New CoreLogic report finds that even though foreclosures are still around, their presence is much less pronounced.
In 2013, foreclosures were at the epicenter of the housing conversation. However, after a year of tirelessly closing short sales and pushing foreclosures to completion, their presence in most of the country’s biggest markets have been reduced to just another metric of success and sustainability, according to CoreLogic’s recently released July National Foreclosure Report.
In Atlanta, the foreclosure rate continues to dwindle, falling to one percent in July, a 0.4 percent decline year-over-year. In the last 12 months, the city has completed more than 18,000 foreclosures – the second most of any major metro monitored by CoreLogic. Still, Chicago foreclosures remain slightly above the state’s 0.9 percent foreclosure inventory.
Rates Are Dropping Nationally, As Well
Nationally, the report confirmed, foreclosures are similarly falling from the prominence they once enjoyed during the immediate aftermath of the burst housing bubble. Research found:
- Month-over-month, completed foreclosures fell by 8.5 percent from the approximately 49,000 reported in June.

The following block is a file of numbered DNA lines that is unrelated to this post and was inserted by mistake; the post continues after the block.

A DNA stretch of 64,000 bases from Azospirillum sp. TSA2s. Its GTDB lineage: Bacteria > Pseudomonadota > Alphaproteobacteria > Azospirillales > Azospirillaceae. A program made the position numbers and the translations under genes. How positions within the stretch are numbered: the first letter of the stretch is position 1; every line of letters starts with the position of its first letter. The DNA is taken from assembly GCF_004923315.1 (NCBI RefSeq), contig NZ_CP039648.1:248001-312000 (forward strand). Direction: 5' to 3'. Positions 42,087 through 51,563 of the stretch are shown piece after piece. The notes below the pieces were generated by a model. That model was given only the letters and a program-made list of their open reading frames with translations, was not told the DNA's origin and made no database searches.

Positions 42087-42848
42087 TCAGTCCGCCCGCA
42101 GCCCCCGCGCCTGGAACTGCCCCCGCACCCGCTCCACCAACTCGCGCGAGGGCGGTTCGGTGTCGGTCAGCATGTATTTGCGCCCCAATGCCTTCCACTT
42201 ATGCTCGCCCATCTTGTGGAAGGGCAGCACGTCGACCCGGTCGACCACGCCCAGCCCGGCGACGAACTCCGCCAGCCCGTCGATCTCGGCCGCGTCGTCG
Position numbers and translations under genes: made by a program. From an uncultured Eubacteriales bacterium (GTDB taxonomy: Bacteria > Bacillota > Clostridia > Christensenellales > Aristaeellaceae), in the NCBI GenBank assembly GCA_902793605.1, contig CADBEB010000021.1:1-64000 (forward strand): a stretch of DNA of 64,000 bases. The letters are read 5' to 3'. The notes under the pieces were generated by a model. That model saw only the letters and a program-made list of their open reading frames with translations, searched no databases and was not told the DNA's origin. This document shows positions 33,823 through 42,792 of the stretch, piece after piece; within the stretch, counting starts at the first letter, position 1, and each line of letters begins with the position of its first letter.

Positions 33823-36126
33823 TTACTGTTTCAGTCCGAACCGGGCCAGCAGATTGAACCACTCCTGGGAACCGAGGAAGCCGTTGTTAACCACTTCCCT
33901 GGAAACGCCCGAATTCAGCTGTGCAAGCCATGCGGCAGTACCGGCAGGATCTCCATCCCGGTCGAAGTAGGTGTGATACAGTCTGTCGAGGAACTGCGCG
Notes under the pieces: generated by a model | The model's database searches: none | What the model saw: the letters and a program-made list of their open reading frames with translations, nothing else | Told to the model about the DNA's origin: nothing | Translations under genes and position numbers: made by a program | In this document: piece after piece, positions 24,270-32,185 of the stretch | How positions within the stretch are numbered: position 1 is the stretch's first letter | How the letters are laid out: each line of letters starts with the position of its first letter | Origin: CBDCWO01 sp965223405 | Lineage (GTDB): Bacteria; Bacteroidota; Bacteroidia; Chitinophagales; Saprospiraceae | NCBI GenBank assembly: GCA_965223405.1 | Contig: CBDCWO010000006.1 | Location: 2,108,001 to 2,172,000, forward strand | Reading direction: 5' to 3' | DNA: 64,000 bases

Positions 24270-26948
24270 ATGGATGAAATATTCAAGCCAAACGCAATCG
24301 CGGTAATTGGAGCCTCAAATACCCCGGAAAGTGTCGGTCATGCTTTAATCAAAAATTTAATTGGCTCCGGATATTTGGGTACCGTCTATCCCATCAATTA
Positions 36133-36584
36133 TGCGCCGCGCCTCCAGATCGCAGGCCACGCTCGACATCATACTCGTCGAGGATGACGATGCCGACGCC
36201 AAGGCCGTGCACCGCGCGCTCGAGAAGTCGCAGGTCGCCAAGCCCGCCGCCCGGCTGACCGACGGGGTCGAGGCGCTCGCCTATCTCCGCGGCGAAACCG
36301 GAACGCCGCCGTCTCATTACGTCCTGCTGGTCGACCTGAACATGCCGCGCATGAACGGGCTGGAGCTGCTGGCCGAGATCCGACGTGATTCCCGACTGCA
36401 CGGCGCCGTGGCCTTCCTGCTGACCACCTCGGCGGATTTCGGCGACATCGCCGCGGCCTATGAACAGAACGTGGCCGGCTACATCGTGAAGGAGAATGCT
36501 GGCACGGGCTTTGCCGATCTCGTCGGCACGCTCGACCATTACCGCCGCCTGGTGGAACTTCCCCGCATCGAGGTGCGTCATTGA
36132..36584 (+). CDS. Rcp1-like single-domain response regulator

- July’s overall foreclosure inventory in the U.S. stood at just about 640,000 homes, which is a 34.4 percent year-over-year decrease.
- Approximately 5.1 million foreclosures have been completed throughout the U.S. since September 2008.
It’s All Downhill From Here
If you can draw any conclusions from CoreLogic’s July report, it’s that the burden of foreclosures is growing exponentially less the farther removed we are from the financial crisis.
“The stock of distressed debt continues to rapidly decline, especially in western states,” Sam Khater, deputy chief economist for CoreLogic, says. “The number of seriously delinquent loans fell by more than 25 percent from the prior year in 10 states and seven of those states were in the west.”
Going by CoreLogic’s figures and current trends, CEO Anand Nallathambi estimates that the overall foreclosure inventory could get down to as low as 500,000 homes by the end of the year, which, he says, would be “very positive news for the housing market.
“The picture is considerably brighter in the non-judicial states, which maintain consistently lower foreclosure stocks and, in general, lower levels of serious delinquency,” he admits. “In total, there are now 36 states with an inventory of foreclosed homes lower than the national rate of 1.7 percent.”